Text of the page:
Tag Archive: audit committee chair

What to Look for in an Effective Audit Committee Chair

Published by

Paula Loop

The entire board relies on the hard work of the audit committee to meet its overall objectives. But audit committees today are faced with the heavy burden of regulatory mandates and growing investor expectations. Workloads are increasing, and they have to oversee more complex areas. Many audit committees are asking whether they have the right approach to meet the demands.

One way to ensure the effectiveness of the audit committee is to have a strong chair. Good leadership and effectiveness go hand in hand, and a strong chair can get the most out of the committee members. By choosing a strong leader for this essential role, your entire board will be able to have greater confidence that the audit committee is on top of the issues.

So what makes a strong audit committee chair? Audit committee chairs need to have experience, healthy skepticism, integrity, and strong communication skills. And to be a truly effective, he or she has to take the time to really work on the committee agenda and make sure meetings run well. They also need to be able to effectively coordinate with other board committees, such as the risk and compensation committees.

Here are six other attributes that I have observed in great audit committee chairs:

  • Highly experienced: Strong audit committee chairs need to have a good understanding of the business, its risks, and controls. They also know what topics to elevate to the full board, and when to do so.
  • Professionally skeptical: They’re willing to provide an independent point of view and are intellectually curious. They will look for additional information when they aren’t happy with the answers they get frommanagementand
  • Possesses integrity and confidence: They promote a strong “tone at the top” for the company and for the committee. They also need to ensure that all elements of the charter are being addressed.
  • Organized and proactive: They’re able to prioritize the most important items on the agenda. They’re good discussion facilitators and know when to cut off low-value discussions.
  • Strong communication and interpersonal skills: They provide clear updates of issues to the full board. They’re not afraid to ask difficult questions and have uncomfortable conversations with members of management, service providers, and even other committee members.
  • Willing to devote the time and energy: Chairing the audit committee requires a big time commitment—agendas are denser, filings are more voluminous, and compliance is more time-consuming. So the chair has to be ready, willing, and able to dedicate the time to the job. Strong chairs take the time to develop the agenda and effectively execute meetings. They also make themselves available to management and other board members. The time commitment of the audit committee chair goes well beyond just the meeting time dedicated to that committee, not to mention meetings of the full board.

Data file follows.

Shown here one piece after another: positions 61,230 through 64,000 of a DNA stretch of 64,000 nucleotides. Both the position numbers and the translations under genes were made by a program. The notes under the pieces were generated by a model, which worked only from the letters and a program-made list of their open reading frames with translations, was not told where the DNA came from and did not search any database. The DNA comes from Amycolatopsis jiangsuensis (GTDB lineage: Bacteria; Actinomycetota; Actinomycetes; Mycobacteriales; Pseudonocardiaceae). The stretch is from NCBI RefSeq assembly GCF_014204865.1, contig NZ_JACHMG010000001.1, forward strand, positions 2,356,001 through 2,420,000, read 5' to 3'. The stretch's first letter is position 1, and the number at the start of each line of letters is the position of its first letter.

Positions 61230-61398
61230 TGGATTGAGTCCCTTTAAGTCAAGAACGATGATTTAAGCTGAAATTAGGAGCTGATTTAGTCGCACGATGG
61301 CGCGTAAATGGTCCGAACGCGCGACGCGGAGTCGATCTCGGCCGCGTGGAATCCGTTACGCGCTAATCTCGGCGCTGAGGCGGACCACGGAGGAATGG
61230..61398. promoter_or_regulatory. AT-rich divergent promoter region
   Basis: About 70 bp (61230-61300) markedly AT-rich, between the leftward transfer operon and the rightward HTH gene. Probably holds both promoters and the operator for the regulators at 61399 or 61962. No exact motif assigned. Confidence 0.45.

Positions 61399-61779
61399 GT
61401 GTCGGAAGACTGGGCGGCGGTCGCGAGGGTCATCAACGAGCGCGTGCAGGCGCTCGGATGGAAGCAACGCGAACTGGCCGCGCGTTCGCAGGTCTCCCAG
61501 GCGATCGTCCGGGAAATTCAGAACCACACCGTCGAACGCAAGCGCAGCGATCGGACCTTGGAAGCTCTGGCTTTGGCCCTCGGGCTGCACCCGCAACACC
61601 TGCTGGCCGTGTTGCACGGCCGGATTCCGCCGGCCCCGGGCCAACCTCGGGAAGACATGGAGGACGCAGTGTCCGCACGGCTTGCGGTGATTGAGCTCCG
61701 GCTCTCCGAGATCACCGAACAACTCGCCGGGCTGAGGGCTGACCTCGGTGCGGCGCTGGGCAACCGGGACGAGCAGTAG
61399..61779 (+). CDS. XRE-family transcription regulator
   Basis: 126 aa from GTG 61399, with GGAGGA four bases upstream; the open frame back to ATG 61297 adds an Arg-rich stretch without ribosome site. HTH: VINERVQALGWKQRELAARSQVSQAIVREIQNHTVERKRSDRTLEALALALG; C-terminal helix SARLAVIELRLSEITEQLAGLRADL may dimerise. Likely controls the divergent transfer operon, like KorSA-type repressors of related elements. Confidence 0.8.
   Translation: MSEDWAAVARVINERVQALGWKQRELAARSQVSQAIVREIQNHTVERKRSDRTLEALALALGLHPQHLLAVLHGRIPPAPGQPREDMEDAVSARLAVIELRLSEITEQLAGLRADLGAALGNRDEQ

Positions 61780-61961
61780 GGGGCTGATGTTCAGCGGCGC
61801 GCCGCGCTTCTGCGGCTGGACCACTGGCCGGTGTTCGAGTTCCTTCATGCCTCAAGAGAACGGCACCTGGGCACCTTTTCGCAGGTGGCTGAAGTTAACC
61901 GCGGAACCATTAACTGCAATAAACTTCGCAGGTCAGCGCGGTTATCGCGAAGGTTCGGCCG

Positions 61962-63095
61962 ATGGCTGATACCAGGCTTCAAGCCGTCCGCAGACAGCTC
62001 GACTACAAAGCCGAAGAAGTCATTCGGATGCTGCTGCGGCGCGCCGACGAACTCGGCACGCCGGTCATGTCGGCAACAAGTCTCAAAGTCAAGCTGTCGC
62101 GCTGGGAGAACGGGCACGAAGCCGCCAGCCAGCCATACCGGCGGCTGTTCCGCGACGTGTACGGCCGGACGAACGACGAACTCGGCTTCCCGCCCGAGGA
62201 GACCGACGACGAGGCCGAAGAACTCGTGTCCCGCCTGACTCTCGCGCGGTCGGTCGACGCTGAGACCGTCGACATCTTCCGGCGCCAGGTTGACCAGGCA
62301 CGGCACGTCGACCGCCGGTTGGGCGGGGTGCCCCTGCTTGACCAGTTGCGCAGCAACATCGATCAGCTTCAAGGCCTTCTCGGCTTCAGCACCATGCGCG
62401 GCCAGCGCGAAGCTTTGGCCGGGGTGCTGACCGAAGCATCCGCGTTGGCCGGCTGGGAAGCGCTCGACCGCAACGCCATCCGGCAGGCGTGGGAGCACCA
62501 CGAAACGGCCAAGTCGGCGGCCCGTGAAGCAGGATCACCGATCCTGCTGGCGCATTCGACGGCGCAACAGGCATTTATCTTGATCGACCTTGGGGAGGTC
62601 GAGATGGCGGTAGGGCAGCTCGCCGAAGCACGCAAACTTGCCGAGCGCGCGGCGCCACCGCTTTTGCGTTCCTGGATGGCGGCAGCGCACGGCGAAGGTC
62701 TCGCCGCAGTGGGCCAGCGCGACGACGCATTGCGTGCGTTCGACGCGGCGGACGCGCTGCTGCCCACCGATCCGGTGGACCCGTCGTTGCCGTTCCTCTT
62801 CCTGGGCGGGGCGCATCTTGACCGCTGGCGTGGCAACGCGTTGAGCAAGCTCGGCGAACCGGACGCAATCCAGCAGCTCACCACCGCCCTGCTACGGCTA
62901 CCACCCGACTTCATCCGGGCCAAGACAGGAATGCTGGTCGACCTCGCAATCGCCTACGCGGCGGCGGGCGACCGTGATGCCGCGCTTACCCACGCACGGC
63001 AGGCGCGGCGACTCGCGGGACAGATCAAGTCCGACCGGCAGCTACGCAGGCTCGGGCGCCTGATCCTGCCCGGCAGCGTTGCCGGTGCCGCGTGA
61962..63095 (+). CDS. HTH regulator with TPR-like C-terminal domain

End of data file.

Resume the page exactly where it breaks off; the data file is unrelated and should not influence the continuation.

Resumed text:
Strong audit committee chairs understand that an effective audit committee means more than simply meeting stock exchange composition requirements. They recognize the importance of having a diverse committee made up of members with the right experience, expertise, and both hard and soft skills. They keep the committee refreshed and use the assessment process to ensure that all committee members are functioning effectively.

Having a strong audit committee chair at the helm can help ensure that the audit committee not only keeps up but excels.

For more on this topic, read the latest in our Audit Committee Excellence Series, Audit committee effectiveness: practical tips for the chair. You can also find more audit committee resources on our website.

How Can Companies Improve the Usefulness of Disclosures to the Investor Community?

Published by

In March, the National Association of Corporate Directors, KPMG’s Audit Committee Institute, and Sidley Austin co-hosted the latest meeting of the Audit Committee Chair Advisory Council. Delegates were joined by analysts from Moody’s Analytics and Morgan Stanley, as well as leadership from Financial Accounting Standards Board (FASB) and the Public Company Accounting Oversight Board (PCAOB). The group discussed how investors and ratings agencies use financial statements in their assessment of corporate performance, the audit committee’s role in helping to ensure the quality of the company’s financial disclosures, and ongoing FASB and PCAOB projects.

As detailed in the summary of proceedings, the discussion addressed several factors that can diminish the utility of financial disclosures, including high volume as a result of duplication, “boilerplate” disclosures, and the timing of releases. Dialogue yielded the following suggestions for how companies might improve the usefulness of disclosures to the investor community:

  • Expanded reporting at the business unit, segment, or geography level. “We want to see performance data at a more granular level in order to develop a view of the company’s future growth prospects.”
  • Providing data that shows trends over multiple years. “Understanding trends over 2, 3, 5 years tells a fuller story. One of my pet peeves is when a company’s MD&A includes comparative data only from the previous year. Investors want more context.”
  • Using more charts and visuals. “Visuals can deliver a wealth of information using very little real estate in the financial statement.”
  • Including more forward-looking disclosures. “Investors and rating agencies are trying to assess and project future valuations of the company. I’d be in favor of more safe harbors [in this area] if it would encourage companies to offer more forward-looking information.”

For the full day’s discussion and proposed council action items, click here to read the summary of proceedings.